Fence: a structure used to prevent or restrict passage, provide visual screening, reduce sound, decorate a yard, deter dust or the elements or mark a boundary.
Retaining wall: a structure constructed to withstand lateral pressure and to hold back earth, loose rock or similar materials.
Before you start
Fences and retaining walls on residential property are the responsibility of the property owner. Fences located on a shared property line are the responsibility of both property owners. Any cost for construction or maintenance of the fence is a private issue between neighbours. Fences and retaining walls must be located on or within the property boundaries and follow the rules of the Land Use Bylaw.
Retaining walls do not have any setback requirements from a property line. They can be built right to the property line or run along the property line, but may not encroach onto any utility right-of-way, overland drainage right-of-way or City-owned land.
What permits do I need?
The scope of work being performed will dictate what permits are required. If a development permit is required, this must be applied for and approved prior to building permit and trade permit applications.
When is a development permit required?
A development permit is required if the following fence rules are not met:
- 1.2 m maximum height for any portion of a fence that extends between the foremost front facade of the house and the front property line.
- 2.5 m maximum height at the highest point of a gate that is not more than 2.5 m in length.
- When located in a corner visibility triangle, fences must not exceed the lowest elevation of the street by more than 0.5 m.
- 2.0 m maximum height in all other cases.
Corner visibility triangle
You will require a development permit if the following retaining wall rules are not met:
- A minimum horizontal separation of 1.0 m between retaining walls on the same property.
- When a retaining wall retains more than 1.0 m or more of soil.
When is a building permit required?
If a retaining wall is over 1.0 m, plans must be stamped by a practising Alberta Professional Engineer.
Note: If the fence and retaining wall height and location follow the rules mentioned above, no permit is required prior to construction.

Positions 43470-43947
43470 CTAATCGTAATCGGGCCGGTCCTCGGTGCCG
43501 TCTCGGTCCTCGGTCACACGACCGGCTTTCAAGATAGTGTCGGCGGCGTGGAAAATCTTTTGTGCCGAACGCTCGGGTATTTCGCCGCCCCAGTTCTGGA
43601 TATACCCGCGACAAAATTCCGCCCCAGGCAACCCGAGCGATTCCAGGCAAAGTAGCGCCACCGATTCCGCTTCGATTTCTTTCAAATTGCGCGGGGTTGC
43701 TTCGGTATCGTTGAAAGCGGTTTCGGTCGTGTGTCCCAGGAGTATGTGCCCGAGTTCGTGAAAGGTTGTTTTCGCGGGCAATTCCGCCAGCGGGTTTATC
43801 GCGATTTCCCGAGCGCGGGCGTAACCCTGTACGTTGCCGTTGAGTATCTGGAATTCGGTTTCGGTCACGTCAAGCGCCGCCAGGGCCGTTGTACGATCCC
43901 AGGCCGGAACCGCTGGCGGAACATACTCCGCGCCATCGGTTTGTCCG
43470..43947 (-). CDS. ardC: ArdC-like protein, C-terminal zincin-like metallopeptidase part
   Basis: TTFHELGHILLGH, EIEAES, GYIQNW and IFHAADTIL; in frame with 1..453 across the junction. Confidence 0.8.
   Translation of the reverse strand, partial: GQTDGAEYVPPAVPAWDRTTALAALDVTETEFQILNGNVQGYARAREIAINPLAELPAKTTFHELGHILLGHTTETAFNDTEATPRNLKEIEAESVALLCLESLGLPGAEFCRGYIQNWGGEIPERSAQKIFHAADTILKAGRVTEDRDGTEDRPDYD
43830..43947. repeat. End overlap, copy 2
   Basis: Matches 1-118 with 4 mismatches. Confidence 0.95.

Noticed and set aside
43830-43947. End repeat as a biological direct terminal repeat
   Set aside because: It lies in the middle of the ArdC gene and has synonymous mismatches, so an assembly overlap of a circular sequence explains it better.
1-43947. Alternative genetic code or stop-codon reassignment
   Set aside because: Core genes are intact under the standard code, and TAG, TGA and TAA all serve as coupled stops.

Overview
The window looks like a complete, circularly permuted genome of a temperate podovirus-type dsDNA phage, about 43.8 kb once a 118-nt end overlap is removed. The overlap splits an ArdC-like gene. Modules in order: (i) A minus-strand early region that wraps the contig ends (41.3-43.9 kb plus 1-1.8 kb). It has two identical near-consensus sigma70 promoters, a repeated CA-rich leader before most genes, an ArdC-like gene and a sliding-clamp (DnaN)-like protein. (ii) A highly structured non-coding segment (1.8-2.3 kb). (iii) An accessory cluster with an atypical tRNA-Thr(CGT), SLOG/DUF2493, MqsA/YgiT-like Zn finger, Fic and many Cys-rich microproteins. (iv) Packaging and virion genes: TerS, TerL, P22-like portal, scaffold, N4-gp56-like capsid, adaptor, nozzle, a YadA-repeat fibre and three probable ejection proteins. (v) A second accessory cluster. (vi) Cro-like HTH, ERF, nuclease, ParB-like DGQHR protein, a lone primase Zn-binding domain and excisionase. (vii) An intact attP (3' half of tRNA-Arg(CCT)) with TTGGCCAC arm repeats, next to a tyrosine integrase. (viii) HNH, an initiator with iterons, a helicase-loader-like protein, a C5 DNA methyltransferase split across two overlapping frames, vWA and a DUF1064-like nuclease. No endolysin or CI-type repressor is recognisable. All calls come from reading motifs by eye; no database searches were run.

When is a trade permit required?
As the homeowner, you are able to obtain homeowner’s plumbing, electrical and gas fireplace installation permits. To apply for a homeowner’s trade permit, you must be performing the work yourself, you must own the home with proof of ownership (in cases where the property has been purchased recently) and live in the home. If you are hiring a contractor, they must have a valid City of Calgary business licence and obtain the proper permits. It is the homeowner’s responsibility to ensure these permits have been obtained.
You cannot apply for a trade permit on behalf of a contractor. If your contractor is performing the work, they must apply for the applicable trade permit.
Risks when a permit is not obtained
If you, as a homeowner or contractor, do not have permits for work that has been started or completed, there could be consequences if you do not take action to correct the situation, such as:
- Enforcement action issued by a City inspector.
- A fine for building without a permit.
- Having to undo work that has been completed.
- Future legal and financial issues when selling your property or making an insurance claim.
- Having to do more work than was originally planned and budgeted.
Note: As a homeowner, you are responsible for paying any penalties, even if you hired a contractor who assured you permits were not needed. If you are unsure if you need a permit, call the Planning Services Centre at 403-268-5311. Find out if your contractor has a City of Calgary business license with our Licensed Trade Contractor List.